“A nation believing in itself and the number of children it wants to raise”
Extracts from the English translation posted by Gatestone Europe (*).
“A common mistake among humanity’s rich and powerful is to believe that they can act like God and be immune from the consequences. They declare supposedly incontrovertible facts; they push utopias onto other countries and peoples; they decide what others can or cannot say, and what they can or cannot believe in; they decide on membership of elite circles and they believe their global power is unquestionable… Money, the media, global governance and an open global society – in 2016 people in many places around the world had had enough of all this. There was Brexit, the US presidential election, the ejection of the Italian government, the Hungarian migrant referendum – and perhaps there is still more to come. Oh people, ‘you are finally beginning to be great’; but of course using the poet Petőfi as a shield will not stop the sinking liberals saying that listening to the people is an act of pure populism – which, as we all know, is a ‘bad thing’, and is in fact ‘harmful’. In Europe properly house-trained politicians must not say things like that.”
“There has been an uprising by those who are not usually asked, whose voices are not usually heard:(…) whose mouths have been gagged in the name of political correctness; (…). They demanded the return of their homelands, of their economies and social opportunities. They demanded the return of the world in which they once felt at home: the wide and diverse world of nations.”
“And we too are members of the European Union: we cannot distance ourselves from this either, and the bell also tolls for us. This is not a game, and the stakes are real – in fact they are the highest imaginable. The people of the West feel that the history of their generation and future generations could indeed be at an end. (…) Can they continue the way of life they inherited from their parents, or will something change forever without their consent – and indeed against their will? Will they have the right to their own culture? Will they be able to protect Europe’s non-material, intellectual assets? (…) And will there be security without the threat of terrorism, and will life in big cities be free of fear? Regardless of the prosperity and affluence of today, within the European Union the future is now casting a shadow on the present. That shadow is a long, dark one. And this isn’t being pointed out by envious Eastern Europeans or ludicrous old Soviet propaganda. This is different: Western Europeans are saying all this about themselves, about their own situations and their own future.”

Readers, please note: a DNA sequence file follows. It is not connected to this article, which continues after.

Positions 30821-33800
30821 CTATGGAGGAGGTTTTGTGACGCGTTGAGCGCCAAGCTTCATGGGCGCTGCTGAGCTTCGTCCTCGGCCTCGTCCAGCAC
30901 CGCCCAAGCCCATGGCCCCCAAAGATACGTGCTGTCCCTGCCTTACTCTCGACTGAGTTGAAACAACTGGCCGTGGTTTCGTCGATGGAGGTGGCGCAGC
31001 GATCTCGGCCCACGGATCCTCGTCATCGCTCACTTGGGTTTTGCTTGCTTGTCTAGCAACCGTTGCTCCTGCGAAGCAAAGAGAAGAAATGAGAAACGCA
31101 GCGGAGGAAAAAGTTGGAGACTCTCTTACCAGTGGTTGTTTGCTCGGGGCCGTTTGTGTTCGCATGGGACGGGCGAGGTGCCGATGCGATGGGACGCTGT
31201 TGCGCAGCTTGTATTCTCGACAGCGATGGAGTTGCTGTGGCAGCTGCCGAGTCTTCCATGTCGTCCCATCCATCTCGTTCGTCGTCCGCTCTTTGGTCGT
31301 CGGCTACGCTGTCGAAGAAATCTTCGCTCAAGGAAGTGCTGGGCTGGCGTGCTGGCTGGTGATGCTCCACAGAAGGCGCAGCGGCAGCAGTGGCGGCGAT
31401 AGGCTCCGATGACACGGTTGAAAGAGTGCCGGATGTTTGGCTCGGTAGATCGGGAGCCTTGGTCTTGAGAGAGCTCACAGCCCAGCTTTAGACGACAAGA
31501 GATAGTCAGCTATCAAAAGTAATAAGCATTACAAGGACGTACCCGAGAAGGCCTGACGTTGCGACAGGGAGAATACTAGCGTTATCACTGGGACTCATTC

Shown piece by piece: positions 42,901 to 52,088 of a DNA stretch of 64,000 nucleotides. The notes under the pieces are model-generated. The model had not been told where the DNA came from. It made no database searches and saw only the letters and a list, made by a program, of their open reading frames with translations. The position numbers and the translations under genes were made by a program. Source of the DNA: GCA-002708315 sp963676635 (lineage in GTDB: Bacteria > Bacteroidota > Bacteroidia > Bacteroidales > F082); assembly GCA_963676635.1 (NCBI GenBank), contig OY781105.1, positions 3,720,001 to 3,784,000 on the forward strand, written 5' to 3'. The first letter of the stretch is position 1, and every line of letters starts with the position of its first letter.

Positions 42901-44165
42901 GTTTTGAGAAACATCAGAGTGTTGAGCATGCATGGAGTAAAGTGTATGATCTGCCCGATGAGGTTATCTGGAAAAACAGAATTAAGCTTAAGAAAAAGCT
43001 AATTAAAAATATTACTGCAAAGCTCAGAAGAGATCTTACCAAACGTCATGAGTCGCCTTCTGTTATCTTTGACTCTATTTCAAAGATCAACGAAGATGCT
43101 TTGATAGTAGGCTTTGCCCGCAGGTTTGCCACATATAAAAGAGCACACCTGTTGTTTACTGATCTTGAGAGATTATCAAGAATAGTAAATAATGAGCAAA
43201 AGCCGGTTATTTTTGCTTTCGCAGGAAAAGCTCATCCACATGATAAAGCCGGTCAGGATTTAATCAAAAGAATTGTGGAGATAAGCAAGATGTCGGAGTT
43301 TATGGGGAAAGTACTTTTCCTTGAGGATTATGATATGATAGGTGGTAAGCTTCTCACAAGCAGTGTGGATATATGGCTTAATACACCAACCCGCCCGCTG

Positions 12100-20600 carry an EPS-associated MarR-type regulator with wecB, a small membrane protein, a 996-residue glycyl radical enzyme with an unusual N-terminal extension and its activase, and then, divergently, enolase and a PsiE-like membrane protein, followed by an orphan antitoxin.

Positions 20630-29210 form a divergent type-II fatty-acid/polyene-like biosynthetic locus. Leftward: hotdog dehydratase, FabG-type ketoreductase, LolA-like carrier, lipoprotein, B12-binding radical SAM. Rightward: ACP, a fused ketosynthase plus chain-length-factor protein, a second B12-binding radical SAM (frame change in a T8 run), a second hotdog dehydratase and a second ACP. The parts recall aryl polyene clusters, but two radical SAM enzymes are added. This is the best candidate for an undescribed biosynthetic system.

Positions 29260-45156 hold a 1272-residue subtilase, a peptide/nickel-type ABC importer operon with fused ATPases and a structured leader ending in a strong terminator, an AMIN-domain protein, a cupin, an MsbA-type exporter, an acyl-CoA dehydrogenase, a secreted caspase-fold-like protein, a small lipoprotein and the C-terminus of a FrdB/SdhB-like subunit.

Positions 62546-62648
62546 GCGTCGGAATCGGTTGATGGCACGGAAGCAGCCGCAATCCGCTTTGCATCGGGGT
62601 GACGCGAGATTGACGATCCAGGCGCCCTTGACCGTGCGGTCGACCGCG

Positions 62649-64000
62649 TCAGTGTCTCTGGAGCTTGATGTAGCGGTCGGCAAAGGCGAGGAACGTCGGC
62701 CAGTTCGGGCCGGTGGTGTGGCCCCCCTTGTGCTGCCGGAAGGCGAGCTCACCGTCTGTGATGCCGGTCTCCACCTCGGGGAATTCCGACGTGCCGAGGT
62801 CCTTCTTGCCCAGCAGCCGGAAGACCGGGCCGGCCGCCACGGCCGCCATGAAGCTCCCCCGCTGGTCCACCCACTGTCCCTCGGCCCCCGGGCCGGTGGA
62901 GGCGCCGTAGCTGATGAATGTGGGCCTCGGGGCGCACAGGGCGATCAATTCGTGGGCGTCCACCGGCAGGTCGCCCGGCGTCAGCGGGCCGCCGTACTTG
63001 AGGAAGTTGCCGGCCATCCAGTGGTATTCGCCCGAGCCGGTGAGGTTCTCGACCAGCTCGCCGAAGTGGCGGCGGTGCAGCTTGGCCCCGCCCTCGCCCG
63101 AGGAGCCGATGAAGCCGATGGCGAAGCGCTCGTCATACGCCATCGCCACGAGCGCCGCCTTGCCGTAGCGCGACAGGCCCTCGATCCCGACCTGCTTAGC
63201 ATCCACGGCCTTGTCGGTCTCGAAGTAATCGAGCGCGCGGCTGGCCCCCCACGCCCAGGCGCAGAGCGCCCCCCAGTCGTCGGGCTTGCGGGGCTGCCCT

“The issue of migration will also remain on the agenda. Despite the fact that illegal immigration raises an insoluble problem and the threat of terrorism, and despite the bloody reality and the terrible events seen throughout Europe, migrants can still move freely around Europe until their claims have been finally ruled on in the courts. The question for 2017 will be whether we should detain them and keep them in detention until there are final verdicts on their applications. And in 2017 we will also need to take up the struggle against international organisations’ increasingly strong activists. In addition, in 2018 there will be elections in several countries – including here at home. It is a problem that foreign funding is being secretly used to influence Hungarian politics. (…) We are not talking about non-governmental organisations fighting to promote an important cause, but about paid activists from international organisations and their branch offices in Hungary. Are we going to do something to at least ensure transparency, and make these issues publicly known?”
“They say that it is generally impossible to show a correlation between demographic indices and changes in the standard of living. But I believe that there is indeed a correlation between a nation’s will to live, a people’s discovery of themselves and changes in demographic indices: between whether a nation is capable of believing in itself and in the future of its offspring, and the number of children it wants to raise. It is my firm belief that there is a correlation between what over the past seven years we have been striving to achieve and the fact that the nation wants to become younger; because what individuals cannot achieve – turn their old age into youth – is possible for the nation. A people that has begun to age can still become a youthful people: it is up to its members, and it is a question of will.”
See “Translated! Viktor Orban’s State of The Nation speech” here.
You can read the full text of the speech here.